Both the Chairman of the State Elections Enforcement Commission, Stephen Cashman, and former State Rep. Jonathan Pelto have keyed in recently on big changes to the State Elections Enforcement Commission included in the budget deal between Gov. Dannel P. Malloy and Democratic leaders in the General Assembly.
There is no doubt that the State Elections Enforcement Commission needs significant reforms. Stories of campaign committees living in fear of the byzantine and seemingly arbitrary rules enforced by SEEC are an omnipresent part of modern campaigns and elections.
As a recent Raising Hale article highlighted, these stories aren’t just the stuff of local lore. SEEC finally wrapped up their 2008 campaign committee audits and launched investigations into the finances of two elected officials in March 2011, more than two years after the fact and subsequent to each lawmaker’s re-election in November 2010.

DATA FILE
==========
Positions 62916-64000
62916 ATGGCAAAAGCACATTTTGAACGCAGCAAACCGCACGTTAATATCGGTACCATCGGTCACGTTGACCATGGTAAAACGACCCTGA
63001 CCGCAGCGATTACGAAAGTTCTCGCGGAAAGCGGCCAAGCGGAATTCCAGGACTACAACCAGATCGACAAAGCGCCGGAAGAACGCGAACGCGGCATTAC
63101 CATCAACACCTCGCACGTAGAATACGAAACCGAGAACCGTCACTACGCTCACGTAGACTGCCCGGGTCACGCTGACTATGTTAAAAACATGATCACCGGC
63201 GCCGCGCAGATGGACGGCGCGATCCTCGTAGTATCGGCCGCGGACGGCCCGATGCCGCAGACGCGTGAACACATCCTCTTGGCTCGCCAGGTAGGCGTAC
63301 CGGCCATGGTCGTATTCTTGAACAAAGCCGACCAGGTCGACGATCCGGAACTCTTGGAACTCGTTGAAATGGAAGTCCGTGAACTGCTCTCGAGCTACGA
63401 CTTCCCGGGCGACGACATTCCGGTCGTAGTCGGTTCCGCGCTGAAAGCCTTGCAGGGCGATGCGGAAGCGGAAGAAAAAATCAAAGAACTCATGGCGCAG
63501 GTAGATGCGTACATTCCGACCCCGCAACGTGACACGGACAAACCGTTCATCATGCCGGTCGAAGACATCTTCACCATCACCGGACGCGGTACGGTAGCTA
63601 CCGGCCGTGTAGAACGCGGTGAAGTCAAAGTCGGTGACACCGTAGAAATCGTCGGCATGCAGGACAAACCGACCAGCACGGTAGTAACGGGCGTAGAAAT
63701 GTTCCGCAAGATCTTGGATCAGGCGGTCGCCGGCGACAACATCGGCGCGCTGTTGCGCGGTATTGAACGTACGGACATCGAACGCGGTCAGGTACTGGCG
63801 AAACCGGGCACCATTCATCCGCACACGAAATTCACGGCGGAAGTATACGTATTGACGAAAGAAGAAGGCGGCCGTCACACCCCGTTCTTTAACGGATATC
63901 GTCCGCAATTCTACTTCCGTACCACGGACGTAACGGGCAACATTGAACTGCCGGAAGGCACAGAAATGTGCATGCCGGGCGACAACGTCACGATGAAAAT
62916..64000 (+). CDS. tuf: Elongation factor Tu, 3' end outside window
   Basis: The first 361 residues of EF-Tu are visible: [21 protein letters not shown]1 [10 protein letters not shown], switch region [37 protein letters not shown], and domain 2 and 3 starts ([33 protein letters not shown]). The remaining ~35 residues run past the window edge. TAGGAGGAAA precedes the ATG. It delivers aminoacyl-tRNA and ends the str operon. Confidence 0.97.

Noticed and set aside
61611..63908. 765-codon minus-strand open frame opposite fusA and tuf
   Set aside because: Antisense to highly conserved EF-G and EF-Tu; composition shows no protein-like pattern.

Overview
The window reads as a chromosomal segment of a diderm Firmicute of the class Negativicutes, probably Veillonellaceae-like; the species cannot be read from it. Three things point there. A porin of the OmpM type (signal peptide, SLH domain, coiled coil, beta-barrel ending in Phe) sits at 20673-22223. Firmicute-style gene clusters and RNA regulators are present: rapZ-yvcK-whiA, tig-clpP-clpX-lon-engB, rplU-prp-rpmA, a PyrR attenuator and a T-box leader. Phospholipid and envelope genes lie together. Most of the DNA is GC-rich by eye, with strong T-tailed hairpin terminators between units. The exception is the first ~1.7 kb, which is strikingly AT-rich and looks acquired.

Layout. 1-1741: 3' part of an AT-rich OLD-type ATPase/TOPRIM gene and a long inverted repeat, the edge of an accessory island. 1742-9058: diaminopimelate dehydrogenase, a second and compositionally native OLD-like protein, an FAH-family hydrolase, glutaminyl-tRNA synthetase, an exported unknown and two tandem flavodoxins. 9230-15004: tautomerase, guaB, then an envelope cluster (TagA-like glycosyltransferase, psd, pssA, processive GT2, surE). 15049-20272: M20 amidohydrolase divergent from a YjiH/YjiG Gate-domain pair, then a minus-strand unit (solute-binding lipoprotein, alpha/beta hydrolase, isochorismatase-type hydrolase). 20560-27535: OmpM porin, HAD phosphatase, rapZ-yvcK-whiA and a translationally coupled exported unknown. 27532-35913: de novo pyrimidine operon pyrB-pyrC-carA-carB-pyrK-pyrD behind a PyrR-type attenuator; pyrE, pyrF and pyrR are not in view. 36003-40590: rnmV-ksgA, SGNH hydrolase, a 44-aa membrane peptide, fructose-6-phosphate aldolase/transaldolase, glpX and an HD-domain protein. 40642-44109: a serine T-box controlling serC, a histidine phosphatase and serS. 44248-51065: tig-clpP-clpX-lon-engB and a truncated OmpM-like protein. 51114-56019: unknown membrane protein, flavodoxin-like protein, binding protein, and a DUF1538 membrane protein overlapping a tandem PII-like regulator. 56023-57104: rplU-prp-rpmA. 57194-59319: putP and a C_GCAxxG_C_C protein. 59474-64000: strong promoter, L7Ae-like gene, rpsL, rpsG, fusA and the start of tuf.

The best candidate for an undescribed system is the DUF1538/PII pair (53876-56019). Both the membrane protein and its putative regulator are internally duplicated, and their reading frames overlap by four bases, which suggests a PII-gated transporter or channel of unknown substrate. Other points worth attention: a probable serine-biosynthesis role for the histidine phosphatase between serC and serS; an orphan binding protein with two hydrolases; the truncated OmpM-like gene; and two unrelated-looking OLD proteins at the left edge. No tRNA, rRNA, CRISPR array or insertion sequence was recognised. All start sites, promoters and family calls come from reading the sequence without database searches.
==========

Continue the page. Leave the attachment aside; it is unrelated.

The wheels of justice sometimes turn too slowly, but that pace – even for government work – seems more like existence justification.
Reform is also required for the Citizens’ Election Program (CEP), the crown jewel of SEEC’s bureaucratic empire. Passed in 2005 as one of the furthest-reaching campaign finance reforms in the nation, CEP provides government money to pay for political campaigns. Though ostensibly purposed as an anti-corruption program, the real effect of the law has been to crowd out independent candidates, increase the difficulties faced by challengers, and make fundraising much easier for incumbents.
The argument that these anti-corruption aims could be achieved at a lower cost by repealing CEP, implementing term limits and enhancing accountability measures has been largely ignored.